Hawaii wasn’t the only tourist-driven economy to be hurt, with Las Vegas annual average private sector employment 5.7% lower in 2021 than it had been in 2019, and Orlando down 4.2%.  But metro Nashville’s private employment was actually 0.8% higher in 2021 than it had been in 2019, and metro Tampa-St. Pete 1.4% higher. Oil and gas driven economies were clobbered in 2020, when the oil price actually fell below zero, and had not fully recovered in 2021, with private employment still 6.3% lower in Louisiana, 4.0% lower in Oklahoma, and 3.6% lower in metro Houston.  These areas will presumably fare much better in 2022, based on soaring oil and gas prices.  The biggest winner was metro Austin, with a 5.3% increase in private jobs from 2019 to 2021.

Looking at it a different way, U.S. private employment was 8.1 million lower in 2020 than it had been in 2019, but in 2021 the U.S. got 48.4% of those jobs back.  New York City, however, only regained 19.7% of the jobs it lost.  Even looking at all the MSAs and states, all of which are in the spreadsheet, it’s hard to find a place that fared worse.  

The San Francisco-Redwood City-South San Francisco metropolitan division, part of the San Francisco/Oakland MSA, only regained 10.9% of the private jobs it had lost.  Private employment in the District of Columbia was lower in 2021 than in 2020, as was the case in Danville and Kankakee IL.  Rockford regained just 6.2% of its losses, with South Bend, Indiana regaining just 5.6%.  But these are much smaller places.  

Along large metros and states, Hawaii regained just 26.1% of lost jobs, Pittsburgh just 21.1%, and Louisiana just 23.4%.

Would things be different just based on the month of December, measuring changes over the years 2020 and 2021 rather than from year-to-year?  Not much.

In December 2021, New York City still had 7.0% fewer private sector jobs than in December 2019, second worst among large metros and states behind Hawaii (10.6%).   Most of the other biggest losers are the same, including Upstate NY (-5.0%), Connecticut (-3.7%) and New Jersey (-2.1%).  Total U.S. private employment was 1.4% lower in December 2021 than it had been in December 2019 — and 1.0% lower in February 2022 than it had been in February 2020, prior to the shutdowns.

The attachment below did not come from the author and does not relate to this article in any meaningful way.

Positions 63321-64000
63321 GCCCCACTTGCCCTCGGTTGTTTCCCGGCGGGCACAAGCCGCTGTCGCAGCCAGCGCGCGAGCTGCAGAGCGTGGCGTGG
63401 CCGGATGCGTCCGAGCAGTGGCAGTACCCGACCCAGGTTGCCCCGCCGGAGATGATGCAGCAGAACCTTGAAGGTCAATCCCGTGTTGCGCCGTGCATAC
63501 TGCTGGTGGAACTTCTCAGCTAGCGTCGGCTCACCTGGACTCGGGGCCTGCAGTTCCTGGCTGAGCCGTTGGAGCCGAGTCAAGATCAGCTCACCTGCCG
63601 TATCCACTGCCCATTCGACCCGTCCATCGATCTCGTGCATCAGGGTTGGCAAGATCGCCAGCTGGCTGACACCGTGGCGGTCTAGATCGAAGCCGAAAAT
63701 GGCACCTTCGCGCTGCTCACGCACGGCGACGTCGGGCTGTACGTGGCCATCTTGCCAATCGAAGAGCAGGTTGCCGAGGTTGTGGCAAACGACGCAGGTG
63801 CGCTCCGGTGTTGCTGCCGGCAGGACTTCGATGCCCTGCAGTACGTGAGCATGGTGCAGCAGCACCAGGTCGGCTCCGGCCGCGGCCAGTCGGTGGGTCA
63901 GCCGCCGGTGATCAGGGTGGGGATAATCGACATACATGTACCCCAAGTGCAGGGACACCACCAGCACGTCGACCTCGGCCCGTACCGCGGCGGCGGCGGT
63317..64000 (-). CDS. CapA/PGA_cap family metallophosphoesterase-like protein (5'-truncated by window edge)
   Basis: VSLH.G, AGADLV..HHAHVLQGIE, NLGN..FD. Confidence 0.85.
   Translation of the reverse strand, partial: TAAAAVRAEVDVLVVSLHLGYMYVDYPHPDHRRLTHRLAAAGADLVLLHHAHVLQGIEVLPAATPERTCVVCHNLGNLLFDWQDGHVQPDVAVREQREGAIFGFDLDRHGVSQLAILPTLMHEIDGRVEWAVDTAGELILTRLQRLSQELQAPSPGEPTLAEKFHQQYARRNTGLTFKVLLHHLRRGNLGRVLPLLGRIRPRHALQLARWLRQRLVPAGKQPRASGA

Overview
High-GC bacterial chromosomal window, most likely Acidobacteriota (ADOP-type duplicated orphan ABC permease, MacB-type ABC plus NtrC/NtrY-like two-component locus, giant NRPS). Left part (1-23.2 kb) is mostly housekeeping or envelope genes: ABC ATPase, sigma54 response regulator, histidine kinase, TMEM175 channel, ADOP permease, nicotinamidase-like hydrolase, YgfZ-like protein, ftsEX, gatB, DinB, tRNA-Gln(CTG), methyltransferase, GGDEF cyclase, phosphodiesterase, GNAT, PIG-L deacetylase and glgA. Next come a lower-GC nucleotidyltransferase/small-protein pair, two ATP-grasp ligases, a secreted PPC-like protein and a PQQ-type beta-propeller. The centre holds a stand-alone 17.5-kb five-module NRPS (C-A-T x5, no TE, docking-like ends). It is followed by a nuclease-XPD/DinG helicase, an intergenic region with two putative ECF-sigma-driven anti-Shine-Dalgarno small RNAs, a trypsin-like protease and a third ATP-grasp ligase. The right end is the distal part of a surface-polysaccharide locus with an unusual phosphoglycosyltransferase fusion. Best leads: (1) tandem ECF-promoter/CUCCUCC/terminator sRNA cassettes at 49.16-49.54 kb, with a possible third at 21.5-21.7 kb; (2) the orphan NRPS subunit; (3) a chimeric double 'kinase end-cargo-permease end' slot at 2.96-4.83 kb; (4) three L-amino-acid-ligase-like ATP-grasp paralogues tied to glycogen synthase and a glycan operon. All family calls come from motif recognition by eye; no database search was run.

There is a surprise among the winners, however.  In the Downstate NY Suburbs, private employment was 65,700 higher in December 2021 than it had been in December 2019, in contrast with a decrease of 291,800 in New York City.  The 8.1% increase for the Downstate Suburbs was right behind metro Austin at plus 8.4%. 

So the 1970s pattern — a flight from the city to the suburbs and from the Northeast to South and West — appears to have been re-engineered.  Work from home, soaring city rents, major transit improvements such as East Side Access for the LIRR and a new rail tunnel for New Jersey Transit combined with ongoing disinvestment in the subway, should add to the trend.  

So should the additional planned increases in taxes on and service cuts for city residents, to benefit those in the rest of the state and public employees from there who commute in to their city jobs, with the distribution between those two groups depending on who is elected Governor.  The last pension increase passed by the state legislature — for City of New York employees only to protect taxpayers and services elsewhere in the state — was just one of many indicators.